Just over a week shy of the anniversary of his initial escape from Karoo National Park, the lion which went on a second walk-about in March this year arrived safely at his new home in Addo Elephant National Park on Friday afternoon 27 May 2016.
The operation to move the lion began in the morning, when he was darted by a SANParks veterinarian in the Karoo boma where he had been kept since his recapture, for his five-hour long road trip to Kuzuko. Once he was safely inside the boma, the vet reversed the effects of the sedative and he was left to drowsily recover and explore his new surroundings. Although the females were not in the immediate vicinity at the time, it wouldn’t take them too long to find one another and start getting acquainted from their individual sides of the fence.
Nicknamed “Sylvester” in the media, the three-and-a-half year old male was successfully relocated from Karoo National Park just outside Beaufort West to Addo Elephant National Park‘s Kuzuko contractual area about two hours outside Port Elizabeth. He’ll be calling a boma within an existing 200ha enclosure (which houses two nearly two-year-old lionesses) home for the next few months. The hope is that over time, the three will bond and form their own pride, led by Sylvester.
The two lionesses have a long and interesting history of their own, having arrived at Kuzuko just over a year ago on 20 May 2015. They became a national news item in December 2014 when park authorities made a desperate plea for visitors to report any sightings of them after their mother died of a suspected snake bite.
They were last seen and photographed by a guest in mid-December of that year – looking thin and withered. Posted on social media, the photographs garnered widespread interest and concern, which saw people travelling to the park specifically to look for them and offering their services in the search. Local and national, print and broadcast media also closely followed developments, appealing to visitors and prospective visitors to report any sightings to the Park’s conservation staff.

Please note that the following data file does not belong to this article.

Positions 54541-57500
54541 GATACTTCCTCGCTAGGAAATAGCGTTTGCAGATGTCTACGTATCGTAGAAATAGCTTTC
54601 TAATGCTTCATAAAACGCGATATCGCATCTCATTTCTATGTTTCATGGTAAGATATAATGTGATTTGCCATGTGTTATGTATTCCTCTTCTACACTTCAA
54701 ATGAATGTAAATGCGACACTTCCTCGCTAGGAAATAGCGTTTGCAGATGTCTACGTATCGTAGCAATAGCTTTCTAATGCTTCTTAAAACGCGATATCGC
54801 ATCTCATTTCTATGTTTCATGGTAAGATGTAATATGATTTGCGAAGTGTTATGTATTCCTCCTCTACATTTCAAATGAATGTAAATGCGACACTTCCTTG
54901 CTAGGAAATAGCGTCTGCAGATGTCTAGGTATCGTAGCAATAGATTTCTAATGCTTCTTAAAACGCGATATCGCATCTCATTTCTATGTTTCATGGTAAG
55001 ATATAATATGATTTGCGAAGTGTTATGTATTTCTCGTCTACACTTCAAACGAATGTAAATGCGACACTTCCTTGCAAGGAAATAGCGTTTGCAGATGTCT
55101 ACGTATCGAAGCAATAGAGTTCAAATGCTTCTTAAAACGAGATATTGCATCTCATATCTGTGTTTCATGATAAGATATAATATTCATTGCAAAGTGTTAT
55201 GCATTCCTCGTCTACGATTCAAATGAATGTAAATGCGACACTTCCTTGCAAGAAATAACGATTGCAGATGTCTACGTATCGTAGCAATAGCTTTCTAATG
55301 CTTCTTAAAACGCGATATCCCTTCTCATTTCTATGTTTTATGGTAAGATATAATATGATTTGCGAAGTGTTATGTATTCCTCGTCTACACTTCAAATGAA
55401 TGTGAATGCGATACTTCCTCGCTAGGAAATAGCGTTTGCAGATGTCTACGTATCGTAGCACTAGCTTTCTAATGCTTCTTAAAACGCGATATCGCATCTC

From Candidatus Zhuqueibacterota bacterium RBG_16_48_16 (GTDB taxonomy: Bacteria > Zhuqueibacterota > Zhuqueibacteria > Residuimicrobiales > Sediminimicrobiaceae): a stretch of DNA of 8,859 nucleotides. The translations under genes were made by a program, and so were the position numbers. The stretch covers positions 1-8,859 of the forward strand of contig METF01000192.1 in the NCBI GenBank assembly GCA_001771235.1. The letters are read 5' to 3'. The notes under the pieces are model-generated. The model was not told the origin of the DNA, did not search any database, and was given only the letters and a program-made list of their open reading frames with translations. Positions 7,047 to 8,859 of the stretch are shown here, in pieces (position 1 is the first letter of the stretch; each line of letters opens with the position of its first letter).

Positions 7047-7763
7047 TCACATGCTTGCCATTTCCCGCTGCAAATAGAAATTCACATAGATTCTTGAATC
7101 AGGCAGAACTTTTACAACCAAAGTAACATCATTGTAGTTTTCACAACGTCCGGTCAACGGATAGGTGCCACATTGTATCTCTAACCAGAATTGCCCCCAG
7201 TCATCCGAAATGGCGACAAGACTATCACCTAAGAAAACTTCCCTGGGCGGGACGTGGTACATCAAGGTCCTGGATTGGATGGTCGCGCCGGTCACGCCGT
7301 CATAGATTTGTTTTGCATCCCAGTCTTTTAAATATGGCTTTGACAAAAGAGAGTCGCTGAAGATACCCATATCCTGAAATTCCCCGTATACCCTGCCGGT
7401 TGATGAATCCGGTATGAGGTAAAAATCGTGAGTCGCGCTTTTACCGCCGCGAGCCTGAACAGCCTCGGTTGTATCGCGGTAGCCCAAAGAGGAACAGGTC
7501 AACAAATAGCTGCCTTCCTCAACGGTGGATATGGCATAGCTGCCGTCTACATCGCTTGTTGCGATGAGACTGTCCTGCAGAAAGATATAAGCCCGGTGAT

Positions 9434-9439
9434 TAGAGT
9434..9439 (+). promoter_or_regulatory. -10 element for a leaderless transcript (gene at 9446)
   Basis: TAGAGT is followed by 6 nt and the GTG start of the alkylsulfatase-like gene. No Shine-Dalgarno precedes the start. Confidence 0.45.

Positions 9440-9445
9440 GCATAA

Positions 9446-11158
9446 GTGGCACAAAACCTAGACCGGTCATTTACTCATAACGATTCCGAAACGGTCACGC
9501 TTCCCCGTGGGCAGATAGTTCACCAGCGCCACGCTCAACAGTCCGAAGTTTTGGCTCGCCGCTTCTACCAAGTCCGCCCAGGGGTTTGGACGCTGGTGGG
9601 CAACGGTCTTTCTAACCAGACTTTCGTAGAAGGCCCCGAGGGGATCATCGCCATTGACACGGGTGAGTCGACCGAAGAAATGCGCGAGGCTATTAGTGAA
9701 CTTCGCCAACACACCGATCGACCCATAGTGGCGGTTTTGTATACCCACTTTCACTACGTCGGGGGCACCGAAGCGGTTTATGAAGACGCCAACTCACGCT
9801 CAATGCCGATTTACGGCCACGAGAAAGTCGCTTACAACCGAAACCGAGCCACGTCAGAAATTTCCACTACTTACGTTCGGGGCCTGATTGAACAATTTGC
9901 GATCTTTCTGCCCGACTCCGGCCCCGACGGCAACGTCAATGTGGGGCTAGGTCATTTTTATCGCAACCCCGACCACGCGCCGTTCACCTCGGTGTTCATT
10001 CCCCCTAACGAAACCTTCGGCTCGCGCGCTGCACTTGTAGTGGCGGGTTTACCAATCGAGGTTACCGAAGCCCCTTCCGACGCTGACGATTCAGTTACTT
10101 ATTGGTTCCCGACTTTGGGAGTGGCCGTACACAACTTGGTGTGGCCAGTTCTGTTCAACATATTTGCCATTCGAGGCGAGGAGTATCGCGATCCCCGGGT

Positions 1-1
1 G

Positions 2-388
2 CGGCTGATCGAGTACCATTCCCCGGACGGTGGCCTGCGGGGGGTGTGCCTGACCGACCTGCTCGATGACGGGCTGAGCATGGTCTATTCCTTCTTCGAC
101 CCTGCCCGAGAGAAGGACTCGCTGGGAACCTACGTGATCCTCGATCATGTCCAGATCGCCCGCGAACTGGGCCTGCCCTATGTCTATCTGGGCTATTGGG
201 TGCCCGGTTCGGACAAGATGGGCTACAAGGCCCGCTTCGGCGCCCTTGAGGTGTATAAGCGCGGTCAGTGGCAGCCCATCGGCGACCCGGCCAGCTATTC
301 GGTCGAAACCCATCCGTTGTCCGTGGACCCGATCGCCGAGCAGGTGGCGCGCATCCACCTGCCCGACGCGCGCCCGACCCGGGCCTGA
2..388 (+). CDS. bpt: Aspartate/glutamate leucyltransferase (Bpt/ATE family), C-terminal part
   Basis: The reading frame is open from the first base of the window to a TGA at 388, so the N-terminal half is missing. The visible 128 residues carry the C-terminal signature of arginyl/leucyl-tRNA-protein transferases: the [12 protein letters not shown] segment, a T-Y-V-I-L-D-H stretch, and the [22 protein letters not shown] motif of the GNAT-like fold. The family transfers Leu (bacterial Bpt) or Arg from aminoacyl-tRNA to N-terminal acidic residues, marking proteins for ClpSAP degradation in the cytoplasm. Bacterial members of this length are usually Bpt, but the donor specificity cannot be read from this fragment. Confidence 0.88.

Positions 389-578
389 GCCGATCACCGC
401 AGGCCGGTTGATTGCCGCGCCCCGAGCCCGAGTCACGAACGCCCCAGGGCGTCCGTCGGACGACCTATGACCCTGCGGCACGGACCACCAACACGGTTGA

It was believed that in the six weeks or so during which they weren’t seen, they were initially cared for by another female, Josie, who later had a litter of her own, whereafter they somehow survived on their own.
Long after park staff had given up hope of finding them alive following aerial searches, ranger patrols, follow-ups on numerous leads and eventually calling off the search, new light arose when a guide alerted rangers that he may have spotted them on 10 January last year. Although sceptical, they still went out and miraculously found the cubs – albeit severely malnourished and lethargic. News of their survival travelled fast, as good news does, and turned what was a bleak start to the new year into one with renewed hope.
The cubs were placed in a boma where they received immediate medical attention. They spent four months here, before their move to Kuzuko, where they’ve been thriving ever since.
In the longer term, the three will be released into the park when the fence between Kuzuko and the neighbouring Darlington section of the park is dropped, which will provide them with 60 000ha over which to roam. Sylvester’s arrival in Addo brings to 19 the number of lions in the park.
Sylvester first escaped from Karoo National Park on 5 June last year, and managed to evade capture for over three weeks. He was then fitted with a combination satellite/VHF collar to find his location should he manage to get out again. This collar then alerted authorities on 28 March that the lion had once again left the park’s boundary, and played a big role in tracking him and returning him back to the park much quicker – three days later on 31 March.
The decision to relocate the lion was one of several which were considered by SANParks, and was the one with the most benefits for the lion, as well as SANParks’ broader predator management programme.